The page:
SDCTA Guidelines on Publicly Funded Advocacy

The California Supreme Court ruled in Vargas v. City of Salinas that, "the determination of the propriety or impropriety of the expenditure depends upon a careful consideration of such factors as the style, tenor and timing of the publication." Recognizing that interpretation of "style and tenor" of communication is subjective, SDCTA will continue to monitor communication materials issued by government agencies leading up to elections. Details on SDCTA's interpretation of Vargas can be found in the appendix. The following examples serve as a non-comprehensive guide for what SDCTA considers inappropriate use of public funds for advocacy for or against a ballot measure: 1. The use of public funds to purchase bumper stickers, posters, advertising "floats", or television and radio "spots". 2. The use of public funds to purchase any type of automotive wrap (e.g. bus wrap, car wrap, trolley wrap). 3. The use of public funds to make campaign calls or automated "robo" calls. 4. The use of public funds to create and maintain any social media website or other modern tech tools, e.g. Twitter, Facebook, etc. 5. The use of public funds for direct mail, media buys, and contracted services as a part of coordinated campaign during a period coinciding with upcoming elections. 6. The use of public funds for direct mail "surveys" that also make a case for increased revenue prior to public entity voting to placing the measure on the ballot. 7. The use of public funds for "push" polls that are intended to change the opinion of the voter. 8. The use of public funds for advertising on print and electronic media. These guidelines do not preclude elected officials from expressing their opinions and advocating for or against a particular outcome or policy.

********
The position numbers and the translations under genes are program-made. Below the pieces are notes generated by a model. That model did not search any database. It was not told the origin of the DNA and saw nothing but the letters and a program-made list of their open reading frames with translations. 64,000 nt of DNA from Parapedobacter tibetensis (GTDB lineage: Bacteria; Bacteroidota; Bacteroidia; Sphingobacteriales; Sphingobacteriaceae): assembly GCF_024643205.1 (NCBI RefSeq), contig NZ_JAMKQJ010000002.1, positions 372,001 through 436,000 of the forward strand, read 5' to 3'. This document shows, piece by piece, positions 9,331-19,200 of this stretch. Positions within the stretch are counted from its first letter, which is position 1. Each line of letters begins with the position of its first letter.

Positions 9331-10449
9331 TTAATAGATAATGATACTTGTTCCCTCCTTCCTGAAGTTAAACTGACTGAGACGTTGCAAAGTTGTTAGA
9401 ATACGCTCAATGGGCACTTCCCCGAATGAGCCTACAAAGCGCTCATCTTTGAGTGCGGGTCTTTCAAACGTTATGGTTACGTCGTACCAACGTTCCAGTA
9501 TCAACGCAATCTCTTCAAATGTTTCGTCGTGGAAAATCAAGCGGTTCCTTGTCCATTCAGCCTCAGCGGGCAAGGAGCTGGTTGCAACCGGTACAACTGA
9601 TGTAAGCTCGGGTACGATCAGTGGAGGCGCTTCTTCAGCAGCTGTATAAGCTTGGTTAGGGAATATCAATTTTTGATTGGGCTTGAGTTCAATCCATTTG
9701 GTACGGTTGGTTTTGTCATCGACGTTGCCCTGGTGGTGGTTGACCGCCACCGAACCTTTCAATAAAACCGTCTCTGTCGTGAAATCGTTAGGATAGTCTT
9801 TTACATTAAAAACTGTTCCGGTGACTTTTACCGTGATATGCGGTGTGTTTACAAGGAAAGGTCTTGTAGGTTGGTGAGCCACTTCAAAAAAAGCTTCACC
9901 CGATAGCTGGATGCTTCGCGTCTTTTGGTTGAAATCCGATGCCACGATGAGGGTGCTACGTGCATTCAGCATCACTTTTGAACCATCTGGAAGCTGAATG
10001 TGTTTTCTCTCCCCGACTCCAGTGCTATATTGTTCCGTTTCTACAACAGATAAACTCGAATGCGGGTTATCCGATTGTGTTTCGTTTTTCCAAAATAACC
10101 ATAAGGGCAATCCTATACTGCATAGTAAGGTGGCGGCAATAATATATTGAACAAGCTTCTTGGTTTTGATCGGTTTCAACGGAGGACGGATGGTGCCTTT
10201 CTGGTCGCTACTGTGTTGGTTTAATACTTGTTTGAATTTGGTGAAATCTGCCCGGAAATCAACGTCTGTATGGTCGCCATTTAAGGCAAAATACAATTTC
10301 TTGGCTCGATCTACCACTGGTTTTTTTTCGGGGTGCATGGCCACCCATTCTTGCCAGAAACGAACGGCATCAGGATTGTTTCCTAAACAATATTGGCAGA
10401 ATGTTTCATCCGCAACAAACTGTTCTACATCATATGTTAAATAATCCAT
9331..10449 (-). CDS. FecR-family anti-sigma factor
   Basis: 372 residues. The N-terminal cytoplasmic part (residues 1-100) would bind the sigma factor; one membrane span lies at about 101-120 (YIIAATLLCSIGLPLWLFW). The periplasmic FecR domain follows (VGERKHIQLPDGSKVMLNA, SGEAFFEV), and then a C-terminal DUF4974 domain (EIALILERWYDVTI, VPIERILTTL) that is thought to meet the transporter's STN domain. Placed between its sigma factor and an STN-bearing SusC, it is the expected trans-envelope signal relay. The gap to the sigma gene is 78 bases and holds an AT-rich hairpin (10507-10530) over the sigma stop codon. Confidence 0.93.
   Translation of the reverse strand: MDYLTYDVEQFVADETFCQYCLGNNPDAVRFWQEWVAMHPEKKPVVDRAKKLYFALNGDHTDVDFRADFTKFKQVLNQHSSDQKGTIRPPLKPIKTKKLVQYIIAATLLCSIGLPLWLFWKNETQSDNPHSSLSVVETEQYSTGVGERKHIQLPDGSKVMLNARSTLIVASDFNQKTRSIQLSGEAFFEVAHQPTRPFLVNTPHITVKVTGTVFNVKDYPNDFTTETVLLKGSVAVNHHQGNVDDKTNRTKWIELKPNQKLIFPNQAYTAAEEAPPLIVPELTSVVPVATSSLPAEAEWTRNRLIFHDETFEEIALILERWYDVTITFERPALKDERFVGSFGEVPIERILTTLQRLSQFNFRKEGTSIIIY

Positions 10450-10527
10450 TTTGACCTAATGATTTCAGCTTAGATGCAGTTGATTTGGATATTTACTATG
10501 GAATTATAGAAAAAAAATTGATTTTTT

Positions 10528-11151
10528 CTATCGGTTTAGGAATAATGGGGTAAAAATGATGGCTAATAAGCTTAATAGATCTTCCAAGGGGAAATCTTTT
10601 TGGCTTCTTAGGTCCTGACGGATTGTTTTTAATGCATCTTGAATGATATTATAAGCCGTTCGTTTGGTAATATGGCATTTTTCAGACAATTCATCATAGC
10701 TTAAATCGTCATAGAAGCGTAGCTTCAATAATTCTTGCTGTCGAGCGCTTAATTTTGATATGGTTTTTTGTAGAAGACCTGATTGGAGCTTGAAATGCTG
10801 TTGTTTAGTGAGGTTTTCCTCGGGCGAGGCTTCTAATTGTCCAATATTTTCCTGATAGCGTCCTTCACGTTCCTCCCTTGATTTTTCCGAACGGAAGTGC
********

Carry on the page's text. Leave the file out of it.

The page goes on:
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Rosey Williams